That's revolutionary. That could change everything. As long as people believe themselves to be helpless, they will be. As such, they'll be at the mercy of some outside agent to "heal" them...if they can find one they have any confidence in. It's a shame, really, because they could do it themselves if they only believed they could.

And that's why Jesus said basically this: "Ye are gods and sons of the most high. All the things I have done, you can do these and greater." (!) That is not the line taken by most of his supposed followers, who would rather turn him into an exclusive idol and worship it...than unlock the incredible power that lies sleeping within themselves and BE like him.

I believe that consciousness is the most crucial factor in good health and in healing. Ironically enough, though, I'm not all that good at managing consciousness myself. I know a fair number of people who are definitely better at it than I am. I've noticed that the people who are best at managing their consciousness are the ones who are most effective in life, most energetic, and least often struck down by illness. That figures. They are strenthened from within by their state of mind.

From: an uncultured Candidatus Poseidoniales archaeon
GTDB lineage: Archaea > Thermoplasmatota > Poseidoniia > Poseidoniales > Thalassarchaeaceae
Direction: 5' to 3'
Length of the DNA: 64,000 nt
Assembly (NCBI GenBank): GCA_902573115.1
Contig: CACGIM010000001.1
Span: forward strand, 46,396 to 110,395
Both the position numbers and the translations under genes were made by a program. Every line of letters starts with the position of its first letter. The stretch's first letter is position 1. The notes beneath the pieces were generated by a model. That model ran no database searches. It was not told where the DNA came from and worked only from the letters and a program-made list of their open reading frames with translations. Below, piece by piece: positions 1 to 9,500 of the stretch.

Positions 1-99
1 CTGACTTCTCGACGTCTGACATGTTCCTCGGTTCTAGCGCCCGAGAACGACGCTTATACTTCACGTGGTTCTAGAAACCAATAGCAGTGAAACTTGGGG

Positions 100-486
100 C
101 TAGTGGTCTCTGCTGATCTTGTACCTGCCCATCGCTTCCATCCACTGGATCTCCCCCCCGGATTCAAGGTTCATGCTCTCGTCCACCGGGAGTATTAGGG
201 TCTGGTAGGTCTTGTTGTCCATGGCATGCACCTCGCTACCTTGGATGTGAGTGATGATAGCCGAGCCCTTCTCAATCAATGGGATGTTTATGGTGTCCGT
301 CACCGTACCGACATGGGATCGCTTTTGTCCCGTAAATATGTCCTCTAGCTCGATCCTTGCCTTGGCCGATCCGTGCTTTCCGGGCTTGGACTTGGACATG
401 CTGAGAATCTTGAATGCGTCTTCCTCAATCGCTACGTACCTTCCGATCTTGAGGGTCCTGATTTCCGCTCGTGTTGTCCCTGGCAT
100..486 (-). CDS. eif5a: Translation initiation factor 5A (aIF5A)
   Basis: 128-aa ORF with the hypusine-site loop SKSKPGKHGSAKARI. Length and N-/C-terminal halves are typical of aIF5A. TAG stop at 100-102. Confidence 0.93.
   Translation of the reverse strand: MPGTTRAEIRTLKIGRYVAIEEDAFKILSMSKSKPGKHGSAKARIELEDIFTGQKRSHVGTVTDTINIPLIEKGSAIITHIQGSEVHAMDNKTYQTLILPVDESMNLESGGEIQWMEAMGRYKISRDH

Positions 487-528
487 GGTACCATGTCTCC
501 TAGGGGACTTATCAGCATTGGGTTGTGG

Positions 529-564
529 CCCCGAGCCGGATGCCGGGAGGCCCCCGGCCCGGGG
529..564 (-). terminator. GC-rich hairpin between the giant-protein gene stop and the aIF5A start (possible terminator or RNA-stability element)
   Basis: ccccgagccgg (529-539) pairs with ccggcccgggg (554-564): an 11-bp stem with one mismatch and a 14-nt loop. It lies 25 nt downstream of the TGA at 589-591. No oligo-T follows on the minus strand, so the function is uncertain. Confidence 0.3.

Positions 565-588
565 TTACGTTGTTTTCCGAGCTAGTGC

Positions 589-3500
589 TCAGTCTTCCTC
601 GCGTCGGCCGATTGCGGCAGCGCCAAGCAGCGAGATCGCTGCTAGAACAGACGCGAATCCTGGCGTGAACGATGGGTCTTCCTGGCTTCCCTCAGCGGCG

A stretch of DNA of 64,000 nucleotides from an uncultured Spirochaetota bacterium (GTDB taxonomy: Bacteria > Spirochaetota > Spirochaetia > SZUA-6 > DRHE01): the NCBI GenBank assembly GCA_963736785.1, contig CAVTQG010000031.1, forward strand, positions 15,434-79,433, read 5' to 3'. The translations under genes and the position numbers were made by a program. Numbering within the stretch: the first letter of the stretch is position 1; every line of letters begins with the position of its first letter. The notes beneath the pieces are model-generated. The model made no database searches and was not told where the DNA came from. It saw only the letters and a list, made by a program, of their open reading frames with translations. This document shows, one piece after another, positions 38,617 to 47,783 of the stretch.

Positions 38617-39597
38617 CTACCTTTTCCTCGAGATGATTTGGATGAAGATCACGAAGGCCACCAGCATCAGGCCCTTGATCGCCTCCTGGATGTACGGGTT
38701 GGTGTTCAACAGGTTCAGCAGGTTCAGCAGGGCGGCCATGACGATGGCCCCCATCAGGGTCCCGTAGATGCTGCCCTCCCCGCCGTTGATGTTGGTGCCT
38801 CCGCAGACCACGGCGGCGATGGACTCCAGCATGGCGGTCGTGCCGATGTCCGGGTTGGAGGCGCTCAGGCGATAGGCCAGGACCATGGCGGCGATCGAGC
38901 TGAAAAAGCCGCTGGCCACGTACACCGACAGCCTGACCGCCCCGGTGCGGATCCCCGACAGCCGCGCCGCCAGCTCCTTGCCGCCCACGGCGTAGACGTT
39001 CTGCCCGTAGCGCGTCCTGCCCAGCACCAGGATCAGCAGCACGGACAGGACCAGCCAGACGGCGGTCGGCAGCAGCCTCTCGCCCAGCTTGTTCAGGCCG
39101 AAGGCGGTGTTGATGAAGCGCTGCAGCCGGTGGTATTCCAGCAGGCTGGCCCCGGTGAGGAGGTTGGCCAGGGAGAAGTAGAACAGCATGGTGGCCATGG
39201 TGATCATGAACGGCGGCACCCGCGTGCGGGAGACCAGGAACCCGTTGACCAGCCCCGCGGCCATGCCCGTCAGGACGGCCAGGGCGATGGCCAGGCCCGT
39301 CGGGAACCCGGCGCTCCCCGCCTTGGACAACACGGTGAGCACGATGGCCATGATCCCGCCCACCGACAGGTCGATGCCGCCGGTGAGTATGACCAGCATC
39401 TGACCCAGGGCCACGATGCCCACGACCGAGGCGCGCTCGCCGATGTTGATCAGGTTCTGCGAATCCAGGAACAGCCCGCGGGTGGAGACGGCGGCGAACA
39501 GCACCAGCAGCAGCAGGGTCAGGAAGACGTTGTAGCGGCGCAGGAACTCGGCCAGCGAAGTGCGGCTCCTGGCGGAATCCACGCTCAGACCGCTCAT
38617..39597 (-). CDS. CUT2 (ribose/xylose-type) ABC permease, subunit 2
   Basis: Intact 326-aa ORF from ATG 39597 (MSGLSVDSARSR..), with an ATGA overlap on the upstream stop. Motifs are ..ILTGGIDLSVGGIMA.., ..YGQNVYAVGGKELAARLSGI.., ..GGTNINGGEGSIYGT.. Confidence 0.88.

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Subject: RE: BS: info on magnetic therapy devices?
From: Grab
Date: 25 Feb 06 - 11:26 AM

I find the deliberate false use of the term placebo unfair at the least. A placebo is not a cure, it is simply something given a patient to humour them. Sometimes -- not often at all -- just sometimes, temporary relief of symptoms occurs.

BPL, that's not the case. The unscrupulous *may* prescribe pills containing no active ingredients to humour their "patients" - homeopathy for one - but the placebo effect is well-known, well-documented and something that anyone interested in things medical needs to know about.

The effect isn't just temporary, and it isn't "just sometimes". There's plenty of evidence for people getting real benefits from placebos, right up to an outright cure. This clearly works best on things that the brain has direct control over - placebos for pain medication are a classic - but it's present in many other places too.

Want to hear something really wild? There's placebo effect in surgery too! They got some volunteers who needed a knee op doing - half of them got the real op; half of them were just opened up and stitched back together. Now the odd bit is that a significant number of the ones who *didn't* get the real op got all the benefits of it. I first heard about this through NewScientist, but this link has details.

Graham.


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Subject: RE: BS: info on magnetic therapy devices?
From: bobad
Date: 25 Feb 06 - 07:43 AM

Why Double-Blind Studies?